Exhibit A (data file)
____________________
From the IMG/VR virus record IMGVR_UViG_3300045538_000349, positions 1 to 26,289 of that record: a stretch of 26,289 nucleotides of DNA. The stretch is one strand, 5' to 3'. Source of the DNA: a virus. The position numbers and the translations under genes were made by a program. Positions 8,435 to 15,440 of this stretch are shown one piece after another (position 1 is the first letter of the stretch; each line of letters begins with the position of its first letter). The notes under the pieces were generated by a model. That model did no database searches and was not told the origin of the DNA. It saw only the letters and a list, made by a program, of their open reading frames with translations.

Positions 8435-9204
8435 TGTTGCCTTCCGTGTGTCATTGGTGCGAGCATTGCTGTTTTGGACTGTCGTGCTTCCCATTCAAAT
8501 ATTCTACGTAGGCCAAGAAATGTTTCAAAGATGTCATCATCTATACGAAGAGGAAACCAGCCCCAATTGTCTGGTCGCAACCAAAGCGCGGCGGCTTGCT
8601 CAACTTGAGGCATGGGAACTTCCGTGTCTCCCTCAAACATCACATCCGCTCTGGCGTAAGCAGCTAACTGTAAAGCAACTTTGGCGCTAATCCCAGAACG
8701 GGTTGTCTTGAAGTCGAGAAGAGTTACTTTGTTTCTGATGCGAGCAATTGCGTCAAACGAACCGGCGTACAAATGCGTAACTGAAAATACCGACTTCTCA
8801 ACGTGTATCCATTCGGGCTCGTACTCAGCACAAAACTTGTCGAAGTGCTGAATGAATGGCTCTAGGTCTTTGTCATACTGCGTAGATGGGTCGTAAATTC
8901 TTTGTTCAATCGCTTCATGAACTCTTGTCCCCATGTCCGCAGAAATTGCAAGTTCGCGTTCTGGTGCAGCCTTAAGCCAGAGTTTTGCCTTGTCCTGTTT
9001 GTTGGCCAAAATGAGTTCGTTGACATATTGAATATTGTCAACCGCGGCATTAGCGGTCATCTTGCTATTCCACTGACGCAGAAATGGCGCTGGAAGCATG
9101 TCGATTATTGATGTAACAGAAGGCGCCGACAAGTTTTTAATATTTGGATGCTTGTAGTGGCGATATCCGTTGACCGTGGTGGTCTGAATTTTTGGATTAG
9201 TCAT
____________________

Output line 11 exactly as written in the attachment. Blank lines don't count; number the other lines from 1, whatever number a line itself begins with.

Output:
9201 TCAT